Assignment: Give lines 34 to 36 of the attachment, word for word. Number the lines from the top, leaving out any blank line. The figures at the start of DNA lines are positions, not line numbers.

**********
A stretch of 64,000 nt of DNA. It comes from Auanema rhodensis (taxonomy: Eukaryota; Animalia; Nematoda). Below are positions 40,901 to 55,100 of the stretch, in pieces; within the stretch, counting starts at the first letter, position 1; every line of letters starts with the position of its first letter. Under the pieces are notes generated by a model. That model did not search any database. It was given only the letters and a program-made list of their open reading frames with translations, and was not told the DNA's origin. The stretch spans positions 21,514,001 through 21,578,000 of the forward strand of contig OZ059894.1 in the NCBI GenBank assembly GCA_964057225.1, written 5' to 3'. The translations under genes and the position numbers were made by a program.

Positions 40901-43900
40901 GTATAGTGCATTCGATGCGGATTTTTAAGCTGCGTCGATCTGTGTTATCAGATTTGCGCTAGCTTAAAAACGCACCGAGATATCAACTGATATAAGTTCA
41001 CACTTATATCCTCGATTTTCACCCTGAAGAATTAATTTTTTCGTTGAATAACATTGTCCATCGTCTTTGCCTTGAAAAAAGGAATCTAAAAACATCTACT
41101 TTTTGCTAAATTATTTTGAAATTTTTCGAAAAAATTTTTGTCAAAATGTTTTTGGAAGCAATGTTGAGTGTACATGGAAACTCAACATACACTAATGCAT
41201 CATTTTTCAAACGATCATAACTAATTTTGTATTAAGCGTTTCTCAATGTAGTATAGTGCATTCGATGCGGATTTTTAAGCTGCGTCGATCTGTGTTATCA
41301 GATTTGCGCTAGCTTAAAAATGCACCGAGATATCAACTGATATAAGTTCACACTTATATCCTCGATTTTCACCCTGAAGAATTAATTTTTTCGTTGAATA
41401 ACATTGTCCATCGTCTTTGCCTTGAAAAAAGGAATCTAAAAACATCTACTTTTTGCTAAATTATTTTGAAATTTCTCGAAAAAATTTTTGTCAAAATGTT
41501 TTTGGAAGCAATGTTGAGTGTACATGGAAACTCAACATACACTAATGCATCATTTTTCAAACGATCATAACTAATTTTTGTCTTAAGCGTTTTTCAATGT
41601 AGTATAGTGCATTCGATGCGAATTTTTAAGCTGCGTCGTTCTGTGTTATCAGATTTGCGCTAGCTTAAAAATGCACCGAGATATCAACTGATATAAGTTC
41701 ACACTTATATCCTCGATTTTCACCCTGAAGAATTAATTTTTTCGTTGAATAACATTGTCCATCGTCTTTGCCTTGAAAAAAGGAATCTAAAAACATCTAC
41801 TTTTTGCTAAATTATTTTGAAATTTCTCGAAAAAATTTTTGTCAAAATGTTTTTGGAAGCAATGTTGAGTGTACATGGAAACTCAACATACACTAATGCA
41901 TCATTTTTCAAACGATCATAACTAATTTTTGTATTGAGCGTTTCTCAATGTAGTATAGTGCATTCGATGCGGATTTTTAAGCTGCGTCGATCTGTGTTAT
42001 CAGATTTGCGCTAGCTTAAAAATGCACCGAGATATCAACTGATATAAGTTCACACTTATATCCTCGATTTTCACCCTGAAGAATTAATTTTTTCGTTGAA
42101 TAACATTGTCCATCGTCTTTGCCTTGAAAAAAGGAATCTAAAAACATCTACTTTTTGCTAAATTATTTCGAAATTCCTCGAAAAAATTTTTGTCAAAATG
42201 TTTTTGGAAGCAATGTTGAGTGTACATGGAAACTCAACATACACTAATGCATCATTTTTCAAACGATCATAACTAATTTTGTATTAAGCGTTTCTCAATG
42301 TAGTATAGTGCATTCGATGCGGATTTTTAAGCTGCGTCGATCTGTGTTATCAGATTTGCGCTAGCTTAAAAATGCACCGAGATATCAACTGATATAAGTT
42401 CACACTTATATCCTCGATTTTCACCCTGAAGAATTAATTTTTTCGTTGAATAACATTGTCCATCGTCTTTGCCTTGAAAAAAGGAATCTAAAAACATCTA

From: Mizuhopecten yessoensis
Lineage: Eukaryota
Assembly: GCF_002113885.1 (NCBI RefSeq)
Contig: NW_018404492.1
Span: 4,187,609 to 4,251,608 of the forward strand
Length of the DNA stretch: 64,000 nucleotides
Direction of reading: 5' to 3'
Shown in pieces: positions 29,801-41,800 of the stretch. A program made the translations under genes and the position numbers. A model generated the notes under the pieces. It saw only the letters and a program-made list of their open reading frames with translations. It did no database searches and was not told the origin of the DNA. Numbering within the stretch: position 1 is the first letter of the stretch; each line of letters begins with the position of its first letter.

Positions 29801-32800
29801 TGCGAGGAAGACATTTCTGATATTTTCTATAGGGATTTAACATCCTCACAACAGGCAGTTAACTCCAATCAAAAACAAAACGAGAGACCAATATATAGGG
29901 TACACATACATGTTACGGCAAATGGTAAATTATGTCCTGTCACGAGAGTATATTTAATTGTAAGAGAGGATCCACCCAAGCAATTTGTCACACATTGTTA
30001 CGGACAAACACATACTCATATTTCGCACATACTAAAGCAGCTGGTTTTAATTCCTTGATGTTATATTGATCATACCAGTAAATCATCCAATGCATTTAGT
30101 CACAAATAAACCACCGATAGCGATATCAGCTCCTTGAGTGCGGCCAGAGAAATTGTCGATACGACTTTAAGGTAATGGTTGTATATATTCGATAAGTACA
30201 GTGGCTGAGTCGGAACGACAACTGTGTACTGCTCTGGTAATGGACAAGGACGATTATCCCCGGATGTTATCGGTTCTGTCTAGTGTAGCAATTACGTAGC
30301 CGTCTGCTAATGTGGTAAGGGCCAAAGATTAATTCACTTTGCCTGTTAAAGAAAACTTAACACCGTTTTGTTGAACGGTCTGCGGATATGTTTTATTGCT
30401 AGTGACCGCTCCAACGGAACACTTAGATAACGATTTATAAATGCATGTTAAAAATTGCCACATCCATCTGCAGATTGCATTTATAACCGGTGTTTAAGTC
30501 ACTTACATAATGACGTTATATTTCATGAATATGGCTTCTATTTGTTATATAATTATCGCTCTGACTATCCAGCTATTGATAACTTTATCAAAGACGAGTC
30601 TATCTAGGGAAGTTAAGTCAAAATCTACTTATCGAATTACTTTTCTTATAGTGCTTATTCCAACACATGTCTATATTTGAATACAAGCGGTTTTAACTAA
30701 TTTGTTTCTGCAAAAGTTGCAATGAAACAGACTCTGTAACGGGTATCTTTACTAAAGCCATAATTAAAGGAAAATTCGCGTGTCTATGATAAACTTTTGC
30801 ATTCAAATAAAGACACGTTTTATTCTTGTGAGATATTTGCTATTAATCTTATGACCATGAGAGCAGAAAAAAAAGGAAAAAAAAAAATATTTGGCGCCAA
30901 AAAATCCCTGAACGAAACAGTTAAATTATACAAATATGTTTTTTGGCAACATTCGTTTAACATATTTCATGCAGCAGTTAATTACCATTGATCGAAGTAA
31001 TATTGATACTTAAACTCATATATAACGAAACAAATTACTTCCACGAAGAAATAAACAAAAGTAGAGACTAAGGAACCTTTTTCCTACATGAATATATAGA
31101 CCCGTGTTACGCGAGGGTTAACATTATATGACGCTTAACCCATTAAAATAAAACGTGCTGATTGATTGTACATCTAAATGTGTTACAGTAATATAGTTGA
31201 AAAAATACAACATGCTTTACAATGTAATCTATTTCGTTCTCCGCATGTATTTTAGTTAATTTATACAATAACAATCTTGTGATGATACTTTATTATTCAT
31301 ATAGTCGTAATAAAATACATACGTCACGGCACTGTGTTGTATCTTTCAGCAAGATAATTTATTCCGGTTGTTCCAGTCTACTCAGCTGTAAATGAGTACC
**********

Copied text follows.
30401 AGTGACCGCTCCAACGGAACACTTAGATAACGATTTATAAATGCATGTTAAAAATTGCCACATCCATCTGCAGATTGCATTTATAACCGGTGTTTAAGTC
30501 ACTTACATAATGACGTTATATTTCATGAATATGGCTTCTATTTGTTATATAATTATCGCTCTGACTATCCAGCTATTGATAACTTTATCAAAGACGAGTC
30601 TATCTAGGGAAGTTAAGTCAAAATCTACTTATCGAATTACTTTTCTTATAGTGCTTATTCCAACACATGTCTATATTTGAATACAAGCGGTTTTAACTAA